Spring-back of poly(methyl methacrylate) (PMMA) at large strains, various embossing temperatures, and release temperatures below glass transition is quantified through modified unconfined recovery tests. Cooling, as well as large strains, is shown to reduce the amount of spring-back. Despite reducing the amount of spring-back, these experiments show that there is still a substantial amount present that needs to be accounted for in hot embossing processes. Spring-back is predicted using finite element simulations utilizing a constitutive model for the large strain stress relaxation behavior of PMMA. The model's temperature dependence is modified to account for cooling and focuses on the glass transition temperature region. Spring-back is predicted with this model, capturing the temperature and held strain dependence. Temperature assignment of the sample is found to have the largest effect on simulation accuracy. Interestingly, despite large thermal gradients in the PMMA, a uniform temperature approximation still yields reasonably accurate spring-back predictions. These experiments and simulations fill a substantial gap in knowledge of large strain recovery of PMMA under conditions normally found in hot embossing.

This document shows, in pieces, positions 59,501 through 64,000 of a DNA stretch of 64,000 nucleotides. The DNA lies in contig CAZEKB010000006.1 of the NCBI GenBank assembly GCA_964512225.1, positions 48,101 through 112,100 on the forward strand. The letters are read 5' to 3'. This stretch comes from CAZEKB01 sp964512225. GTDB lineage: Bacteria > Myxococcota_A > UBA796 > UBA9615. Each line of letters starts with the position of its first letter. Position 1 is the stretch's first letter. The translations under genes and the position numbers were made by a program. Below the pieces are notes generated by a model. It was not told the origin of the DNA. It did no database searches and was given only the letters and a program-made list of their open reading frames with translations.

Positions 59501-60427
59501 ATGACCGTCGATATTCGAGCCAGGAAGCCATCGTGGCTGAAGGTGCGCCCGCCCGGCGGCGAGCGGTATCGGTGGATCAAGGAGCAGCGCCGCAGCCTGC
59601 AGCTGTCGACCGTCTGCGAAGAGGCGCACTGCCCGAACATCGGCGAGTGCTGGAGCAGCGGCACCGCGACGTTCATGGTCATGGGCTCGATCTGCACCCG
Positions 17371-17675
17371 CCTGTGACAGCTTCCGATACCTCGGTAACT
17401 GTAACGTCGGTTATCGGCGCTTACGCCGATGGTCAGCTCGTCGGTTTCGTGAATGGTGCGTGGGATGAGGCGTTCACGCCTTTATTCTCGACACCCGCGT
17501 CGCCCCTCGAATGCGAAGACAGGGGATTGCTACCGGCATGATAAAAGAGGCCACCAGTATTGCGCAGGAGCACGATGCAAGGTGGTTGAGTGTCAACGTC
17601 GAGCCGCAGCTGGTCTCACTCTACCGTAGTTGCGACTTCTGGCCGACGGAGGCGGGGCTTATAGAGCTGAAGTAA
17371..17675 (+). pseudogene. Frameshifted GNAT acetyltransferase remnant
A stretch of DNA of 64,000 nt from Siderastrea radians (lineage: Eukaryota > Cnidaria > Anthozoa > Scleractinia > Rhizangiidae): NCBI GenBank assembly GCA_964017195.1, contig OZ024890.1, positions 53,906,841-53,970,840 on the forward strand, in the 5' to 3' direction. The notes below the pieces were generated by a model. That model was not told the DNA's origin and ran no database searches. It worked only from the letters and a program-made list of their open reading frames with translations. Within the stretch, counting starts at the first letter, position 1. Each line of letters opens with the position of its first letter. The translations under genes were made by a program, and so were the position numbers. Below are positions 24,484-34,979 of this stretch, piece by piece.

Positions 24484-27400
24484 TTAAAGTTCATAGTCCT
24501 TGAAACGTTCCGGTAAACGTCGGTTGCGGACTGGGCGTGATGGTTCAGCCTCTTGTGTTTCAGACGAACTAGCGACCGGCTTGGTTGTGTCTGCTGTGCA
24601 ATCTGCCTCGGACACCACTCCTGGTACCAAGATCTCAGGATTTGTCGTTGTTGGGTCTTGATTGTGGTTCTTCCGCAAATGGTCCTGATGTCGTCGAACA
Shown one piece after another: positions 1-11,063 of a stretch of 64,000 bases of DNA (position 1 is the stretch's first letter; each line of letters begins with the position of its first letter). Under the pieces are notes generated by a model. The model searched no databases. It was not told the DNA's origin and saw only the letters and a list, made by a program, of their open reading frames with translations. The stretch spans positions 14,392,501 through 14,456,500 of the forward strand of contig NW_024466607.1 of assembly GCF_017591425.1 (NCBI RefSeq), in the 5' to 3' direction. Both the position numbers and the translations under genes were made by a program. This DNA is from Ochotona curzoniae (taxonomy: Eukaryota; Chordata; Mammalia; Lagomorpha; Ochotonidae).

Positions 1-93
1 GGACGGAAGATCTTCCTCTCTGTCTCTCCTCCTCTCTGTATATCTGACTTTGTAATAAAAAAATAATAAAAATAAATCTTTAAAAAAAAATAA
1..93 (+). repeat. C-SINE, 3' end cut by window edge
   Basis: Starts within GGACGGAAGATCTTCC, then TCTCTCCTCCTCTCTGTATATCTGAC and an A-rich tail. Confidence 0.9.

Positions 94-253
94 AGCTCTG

Experimental Characterization and Finite Element Prediction of Large Strain Spring-Back Behavior of Poly(Methyl Methacrylate)
Contributed by the Materials Division of ASME for publication in the Journal of Engineering Materials and Technology. Manuscript received April 23, 2018; final manuscript received January 29, 2019; published online March 11, 2019. Assoc. Editor: Antonios Kontsos.
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Mathiesen, D., Kakumani, A., and Dupaix, R. B. (March 11, 2019). "Experimental Characterization and Finite Element Prediction of Large Strain Spring-Back Behavior of Poly(Methyl Methacrylate)." ASME. J. Eng. Mater. Technol. July 2019; 141(3): 031005. https://doi.org/10.1115/1.4042744
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